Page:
Mold typically grows on cheeses and other foods due to a lack of proper storage process facilitated by moisture seeping in. For example, if you wrap a piece of room temperature cheddar cheese tightly in plastic wrap, the warmth of the cheese combined with the cool refrigerated air will cause condensation, or moisture, to form on the inside of the plastic wrap making it more susceptible to mold. When just one mold spore invades your piece of cheese, then it rapidly reproduces, causing more.

Cheese Produced With Mold

Some cheeses are produced using mold. Brie and Camembert, for example, are two soft cheese curds that have a rind produced from molding and the rinds are safe to eat. If you cut your Brie and the open, exposed part later grows mold that is a completely different process. Bacteria such as E.Coli and Salmonella often accompany molds that grow on cheeses after production, and those bacteria can kill you. Many Bleu cheeses have mold running throughout the entire piece, and those molds are safe to eat if the cheese has been properly contained and no additional mold has grown on it.

Bleu cheeses have a specific type of mold, such as the P. roqueforti spore used to make Roquefort Bleu cheese, so any other type of mold growing on the cheese can be harmful to your health. Many soft cheeses such as Mozzarella, Cottage or Riccota, should never be eaten if they have mold on them because mold is not used to produce them. Cheddar can have the mold cut off (about an inch into the cheese) and be safe.

Effects Of Eating Moldy Cheese

If you eat Mozzarella, cheddar, or any other cheese that mold has grown on, the effects could be anywhere from minimal to serious. Most of the time, the acids in the stomach will kill the mold spores, and you will suffer no ill effects. If your immune system is in a compromised state, however, then the effects of the mold could lead to some intestinal problems that typically aren’t more severe than mild cramping or diarrhea. It is the presence of bacteria along with the mold that causes the most serious problems, and there is no way to be sure that the moldy cheese curds you’ve eaten aren’t also teeming with bacteria.

Monday, October 1, 2012

I am Lactose Intolerant, Can I Eat Any Types Cheese?

Unless you suffer from lactose intolerance it can be easy to assume people who have the trouble don’t care for cheese. This is often anything but the truth.  Those with intolerance tend to get stomach issues shortly after digesting lactose. It is likely they still want to enjoy the lovely taste and texture of cheese. If this is the case here are a few things that can help a person with lactose intolerance enjoy cheese.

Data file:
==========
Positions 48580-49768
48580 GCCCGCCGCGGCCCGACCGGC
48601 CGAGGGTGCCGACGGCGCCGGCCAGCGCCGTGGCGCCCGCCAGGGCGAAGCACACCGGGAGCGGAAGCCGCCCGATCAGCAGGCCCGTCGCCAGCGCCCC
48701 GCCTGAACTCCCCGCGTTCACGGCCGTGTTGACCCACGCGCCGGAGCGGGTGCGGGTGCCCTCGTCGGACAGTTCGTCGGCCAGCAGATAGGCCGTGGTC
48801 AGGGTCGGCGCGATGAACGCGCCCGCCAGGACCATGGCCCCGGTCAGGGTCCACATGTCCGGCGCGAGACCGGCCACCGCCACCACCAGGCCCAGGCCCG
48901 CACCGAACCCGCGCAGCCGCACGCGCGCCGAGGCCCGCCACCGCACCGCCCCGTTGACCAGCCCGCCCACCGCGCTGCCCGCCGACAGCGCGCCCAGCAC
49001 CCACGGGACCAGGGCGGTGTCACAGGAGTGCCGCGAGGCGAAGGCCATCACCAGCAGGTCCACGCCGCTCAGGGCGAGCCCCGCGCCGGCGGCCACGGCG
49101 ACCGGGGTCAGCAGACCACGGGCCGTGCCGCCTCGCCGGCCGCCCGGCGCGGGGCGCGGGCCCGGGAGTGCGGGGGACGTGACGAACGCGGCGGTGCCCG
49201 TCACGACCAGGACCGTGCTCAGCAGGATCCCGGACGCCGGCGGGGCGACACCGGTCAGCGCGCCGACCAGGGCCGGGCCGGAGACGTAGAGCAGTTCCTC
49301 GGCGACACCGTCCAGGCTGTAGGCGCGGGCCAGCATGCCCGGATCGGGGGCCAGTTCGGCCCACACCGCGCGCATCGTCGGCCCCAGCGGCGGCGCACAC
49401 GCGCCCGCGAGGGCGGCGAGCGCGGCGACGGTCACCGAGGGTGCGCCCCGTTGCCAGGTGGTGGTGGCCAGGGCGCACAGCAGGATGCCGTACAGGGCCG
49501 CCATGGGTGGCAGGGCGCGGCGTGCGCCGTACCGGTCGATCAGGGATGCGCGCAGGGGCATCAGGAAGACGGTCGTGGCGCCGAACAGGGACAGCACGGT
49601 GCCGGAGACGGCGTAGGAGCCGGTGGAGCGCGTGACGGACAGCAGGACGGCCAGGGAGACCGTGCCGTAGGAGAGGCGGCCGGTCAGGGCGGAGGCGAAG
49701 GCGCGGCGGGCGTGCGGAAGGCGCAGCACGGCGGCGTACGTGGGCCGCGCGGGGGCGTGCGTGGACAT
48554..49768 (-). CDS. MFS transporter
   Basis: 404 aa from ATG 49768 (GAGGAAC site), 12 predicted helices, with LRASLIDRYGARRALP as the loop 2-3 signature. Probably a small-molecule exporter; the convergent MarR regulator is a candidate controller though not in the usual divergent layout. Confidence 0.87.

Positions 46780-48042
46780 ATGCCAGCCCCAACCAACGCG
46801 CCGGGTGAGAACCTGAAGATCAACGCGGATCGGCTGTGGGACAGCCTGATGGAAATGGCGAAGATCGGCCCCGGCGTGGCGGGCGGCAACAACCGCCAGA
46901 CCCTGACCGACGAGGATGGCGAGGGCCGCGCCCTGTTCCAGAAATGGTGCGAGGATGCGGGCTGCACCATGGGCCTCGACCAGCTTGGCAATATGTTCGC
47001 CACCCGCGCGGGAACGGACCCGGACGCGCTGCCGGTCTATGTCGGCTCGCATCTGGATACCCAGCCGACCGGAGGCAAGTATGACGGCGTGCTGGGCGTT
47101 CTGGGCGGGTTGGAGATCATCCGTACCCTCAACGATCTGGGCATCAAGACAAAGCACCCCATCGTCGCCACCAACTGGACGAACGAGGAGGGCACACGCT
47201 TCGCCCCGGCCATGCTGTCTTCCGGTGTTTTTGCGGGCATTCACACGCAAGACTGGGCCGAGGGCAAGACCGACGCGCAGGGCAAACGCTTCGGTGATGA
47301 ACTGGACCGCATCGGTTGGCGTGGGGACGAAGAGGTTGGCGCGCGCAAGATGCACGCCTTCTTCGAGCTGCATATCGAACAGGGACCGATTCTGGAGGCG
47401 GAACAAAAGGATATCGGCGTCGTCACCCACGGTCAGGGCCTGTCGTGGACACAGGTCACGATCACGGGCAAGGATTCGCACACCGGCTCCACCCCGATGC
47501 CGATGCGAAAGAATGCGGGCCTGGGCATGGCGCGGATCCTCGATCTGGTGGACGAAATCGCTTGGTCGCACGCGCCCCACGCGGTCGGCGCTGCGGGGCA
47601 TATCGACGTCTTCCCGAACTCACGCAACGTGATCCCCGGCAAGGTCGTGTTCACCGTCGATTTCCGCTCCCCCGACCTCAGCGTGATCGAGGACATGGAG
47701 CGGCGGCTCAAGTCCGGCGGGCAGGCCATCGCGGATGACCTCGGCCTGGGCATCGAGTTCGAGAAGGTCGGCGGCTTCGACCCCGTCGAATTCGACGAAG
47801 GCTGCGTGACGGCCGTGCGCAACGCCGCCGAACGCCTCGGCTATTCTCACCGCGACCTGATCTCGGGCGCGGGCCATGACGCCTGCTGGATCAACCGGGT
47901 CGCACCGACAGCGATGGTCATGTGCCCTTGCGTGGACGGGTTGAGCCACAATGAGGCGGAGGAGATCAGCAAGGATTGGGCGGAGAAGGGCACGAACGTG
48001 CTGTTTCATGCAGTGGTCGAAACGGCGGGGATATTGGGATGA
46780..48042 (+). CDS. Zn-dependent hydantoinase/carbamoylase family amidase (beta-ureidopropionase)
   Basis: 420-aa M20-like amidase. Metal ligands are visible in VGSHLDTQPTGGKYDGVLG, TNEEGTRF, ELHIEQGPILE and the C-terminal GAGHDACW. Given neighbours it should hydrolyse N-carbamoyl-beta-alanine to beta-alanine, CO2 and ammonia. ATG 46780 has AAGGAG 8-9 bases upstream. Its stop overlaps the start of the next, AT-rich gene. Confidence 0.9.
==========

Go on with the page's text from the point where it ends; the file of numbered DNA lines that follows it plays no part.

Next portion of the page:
What Is Lactose?

Lactose is the main sugar in milk. So if you have intolerance traditional milk is off the menu. This sugar happens to feed lactobacillus, one of the species of bacteria that is used in the process of making most cheeses. It is this bacterium that is in dozens of foods created through fermentation and it turns to lactic acid. Lactic acid is fairly easily digested by most people, including those normally intolerant of lactose. So the trick to enjoying cheese is avoiding lactose.

Is Lactose In All Cheeses?

This is a tricky question. Young cheeses that haven’t aged long are generally quite full of lactose and will cause digestion problems for those who are lactose intolerant. The good news is that the older a cheese is the lower amount of lactose will be present. This is because the sugar has been consumed to form more lactic acid. Cheese that has aged three months or longer usually doesn’t have much lactose left. It’s important to note that cheese that is highly processed will have the highest amount of this irritant. Fresh cheeses also contain quite a bit of lactose. If your lactose intolerant you might want to avoid fresh mozzarella, cottage cheese and cream cheese among others.

What Can You Enjoy

The easiest rule to follow is cheese that is harder tends to have lower amounts of lactose. Aged and hard Parmesan tends to have low amounts as well as aged Cheddar or Swiss. A good bit of advice is that if you’re unsure of what to expect start with the older cheeses and small amounts. Try some aged, sharp Cheddar and only try an ounce or so. Or try sprinkling some Parmesan on your noodles. See how this sits and then work your way around to other cheeses. You can usually find information from a quality cheese on how long it’s been aged. Select those that have been aged 3 months or longer. You can find delicious Gouda, Provolone and Swiss quite easily that fit the bill. Most of all, try in very small amounts and pay attention to your body.